Malloy’s Principal Experience
Director of Education & Government Practice
I was honored to once again take part in the Foundation for Madison Public Schools’ “A Principal Experience.” Through this program, I get the opportunity to be principal for most of the school day, and then gather with the other participants and principals to discuss our experiences.
I was assigned to Franklin Elementary School in Madison. We have been partners with Franklin Elementary school for three years through the Foundation for Madison Public Schools Adopt-a-School Program, and this is my second year there for the “Principal Experience.” Through the Adopt-a-School program, we work with Franklin’s principal, Sylla Zarov, to determine the school district’s needs and how M3 can help support and meet those needs. This can include supplies, clothing, time, and sometimes just moral support.
Last year, I ended my article talking about what a great principal and person Sylla is. This year, I am going to say that much earlier in my article. I am beyond impressed by how hard Sylla works, and how much she cares about each of the students and staff members at Franklin. I am so proud to lead the M3 team that partners with Franklin.
At the end of the day gathering, many of the speakers said that teachers have the most important job in the school district, but principals have the most difficult job. I agree with that statement just based on the number of different hats a principal wears during the school day.
Here are the tasks I saw Sylla take on during my time at Franklin.
Late in the afternoon, on the day before my visit, Sylla was informed that part of the playground would be repaved to correct an issue with a door that was installed during a summer remodel job. Sylla worked with the construction crew immediately upon their arrival to find out the scope of the work. She worked with the job foreman to understand if recess could still be held outside based on the location of the paving work. After it was determined that recess could be held outside, she worked with the crew to make sure fencing was properly put in place to keep her students out of the worksite area. She also worked with staff and recess volunteers to explain the parameters of the work to make recess safe for her students.
The construction on the playground was in the same area where busses and parents unload their children at the start of the school day. Sylla normally greets the parents and her students at the start of everyday, and on this day she also had make sure busses were coming in properly and parents were following all parking rules. In addition, it was raining. Therefore, students had to come into the building and go to their class rather than play on the playground and wait for the bell. This was a big change and out of the normal routine for the students, but Sylla and her staff managed the changes and new routine seamlessly.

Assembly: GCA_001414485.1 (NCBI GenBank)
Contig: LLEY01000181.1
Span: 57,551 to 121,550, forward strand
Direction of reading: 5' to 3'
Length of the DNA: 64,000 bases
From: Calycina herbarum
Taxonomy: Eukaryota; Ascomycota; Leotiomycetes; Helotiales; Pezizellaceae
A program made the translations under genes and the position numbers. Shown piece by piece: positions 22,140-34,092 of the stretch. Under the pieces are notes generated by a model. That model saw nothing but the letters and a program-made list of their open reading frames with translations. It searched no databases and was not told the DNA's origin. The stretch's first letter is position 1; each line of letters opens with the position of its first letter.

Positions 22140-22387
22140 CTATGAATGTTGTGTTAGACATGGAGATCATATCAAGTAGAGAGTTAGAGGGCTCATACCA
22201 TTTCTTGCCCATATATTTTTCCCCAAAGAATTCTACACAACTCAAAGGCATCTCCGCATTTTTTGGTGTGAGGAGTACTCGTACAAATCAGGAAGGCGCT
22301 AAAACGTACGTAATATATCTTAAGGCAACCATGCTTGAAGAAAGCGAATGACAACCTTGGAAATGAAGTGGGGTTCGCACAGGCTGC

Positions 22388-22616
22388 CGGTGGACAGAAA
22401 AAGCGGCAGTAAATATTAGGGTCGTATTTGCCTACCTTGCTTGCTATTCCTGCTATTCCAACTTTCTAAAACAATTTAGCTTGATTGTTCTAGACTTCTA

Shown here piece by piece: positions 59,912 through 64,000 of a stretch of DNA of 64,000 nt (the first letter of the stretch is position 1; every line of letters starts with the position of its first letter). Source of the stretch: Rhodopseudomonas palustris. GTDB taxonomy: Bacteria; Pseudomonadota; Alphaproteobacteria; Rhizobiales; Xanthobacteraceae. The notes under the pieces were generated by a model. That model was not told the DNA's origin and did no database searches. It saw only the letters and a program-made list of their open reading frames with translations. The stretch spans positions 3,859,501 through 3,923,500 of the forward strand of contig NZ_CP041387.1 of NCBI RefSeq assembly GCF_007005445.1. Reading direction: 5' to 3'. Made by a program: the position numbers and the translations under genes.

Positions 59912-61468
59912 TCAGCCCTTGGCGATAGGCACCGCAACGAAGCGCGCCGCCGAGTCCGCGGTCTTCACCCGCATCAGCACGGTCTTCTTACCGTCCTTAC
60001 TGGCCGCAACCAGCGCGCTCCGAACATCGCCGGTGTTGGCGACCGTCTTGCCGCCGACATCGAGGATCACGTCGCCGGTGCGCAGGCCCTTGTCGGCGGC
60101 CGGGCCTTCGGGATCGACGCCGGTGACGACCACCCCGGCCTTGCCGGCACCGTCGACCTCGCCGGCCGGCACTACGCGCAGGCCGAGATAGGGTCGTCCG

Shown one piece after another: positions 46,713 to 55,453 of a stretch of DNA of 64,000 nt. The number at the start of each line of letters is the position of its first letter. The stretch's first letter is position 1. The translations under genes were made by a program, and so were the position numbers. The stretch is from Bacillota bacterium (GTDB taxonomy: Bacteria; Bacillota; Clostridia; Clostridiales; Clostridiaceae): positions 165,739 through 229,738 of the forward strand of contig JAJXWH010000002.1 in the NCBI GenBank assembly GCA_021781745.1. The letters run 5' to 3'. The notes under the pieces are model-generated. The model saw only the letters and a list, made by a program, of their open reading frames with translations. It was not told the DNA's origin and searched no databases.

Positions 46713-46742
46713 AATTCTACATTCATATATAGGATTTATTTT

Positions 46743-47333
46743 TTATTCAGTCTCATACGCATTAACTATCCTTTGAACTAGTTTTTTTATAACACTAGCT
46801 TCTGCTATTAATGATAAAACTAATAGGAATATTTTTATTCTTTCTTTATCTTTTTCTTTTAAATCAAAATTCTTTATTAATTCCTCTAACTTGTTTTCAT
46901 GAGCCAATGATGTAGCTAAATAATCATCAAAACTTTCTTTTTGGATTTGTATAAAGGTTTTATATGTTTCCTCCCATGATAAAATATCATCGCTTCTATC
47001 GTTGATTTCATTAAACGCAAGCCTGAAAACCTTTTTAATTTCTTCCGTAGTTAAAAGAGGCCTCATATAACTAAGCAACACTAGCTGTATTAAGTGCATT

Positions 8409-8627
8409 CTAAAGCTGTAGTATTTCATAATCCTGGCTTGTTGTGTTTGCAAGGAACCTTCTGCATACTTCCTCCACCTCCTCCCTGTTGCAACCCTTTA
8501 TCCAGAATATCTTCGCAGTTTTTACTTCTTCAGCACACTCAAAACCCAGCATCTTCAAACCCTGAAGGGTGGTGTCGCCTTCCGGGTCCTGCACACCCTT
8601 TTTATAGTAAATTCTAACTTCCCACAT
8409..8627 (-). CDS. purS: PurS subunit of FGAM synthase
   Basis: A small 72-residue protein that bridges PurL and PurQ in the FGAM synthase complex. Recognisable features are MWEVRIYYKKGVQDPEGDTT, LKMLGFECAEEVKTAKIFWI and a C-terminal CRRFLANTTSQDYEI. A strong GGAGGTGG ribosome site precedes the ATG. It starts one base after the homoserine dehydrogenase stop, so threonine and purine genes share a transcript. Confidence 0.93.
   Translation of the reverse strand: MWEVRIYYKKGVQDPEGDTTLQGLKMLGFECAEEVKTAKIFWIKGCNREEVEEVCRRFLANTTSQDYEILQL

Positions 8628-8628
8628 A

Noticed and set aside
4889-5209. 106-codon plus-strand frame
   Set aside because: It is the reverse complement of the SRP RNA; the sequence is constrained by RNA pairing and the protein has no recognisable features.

Sylla is very connected to her students. How she knows all of their names, I will never know. During my short visit, Sylla had to manage family issues, bulling issues, and had to move quickly to various school areas within the school to work with children who were having difficulty in their class, or just dealing with the day. She seemed to intuitively know what each of her students needed.
Like many schools Franklin has a Positive Behavior Interventions and Supports (PBIS) program. Since the school mascot is a Falcon, part of the PBIS program is awarding Franklin feathers to individuals and classes. When a certain number of feathers are distributed classes get a fun prize that can include pajama reading parties and dance parties in the gym. Prizes are always fun events and never material items. I saw Sylla hand out several of these feathers during my time as principal. She is very intentional in letting the student know what they did to earn the feather, and why what they did was good and important.
I am at Franklin fairly frequently due to our Adopt-a-School partnership. Every time I am there, multiple children take time to seek out Sylla and give her a hug. I am sure she is not the only principal that is loved by students. Even though it is almost 50 years ago, I still remember how much I loved Mr. O at Armstrong Elementary School in Hoffman Estates, IL.
Seeing a hard working principal, school staff, and happy students makes me proud of what we do at M3. Yes we provide insurance. However, it goes much deeper than that. We make it our goal to help keep all principals, students, and staff, safe and healthy.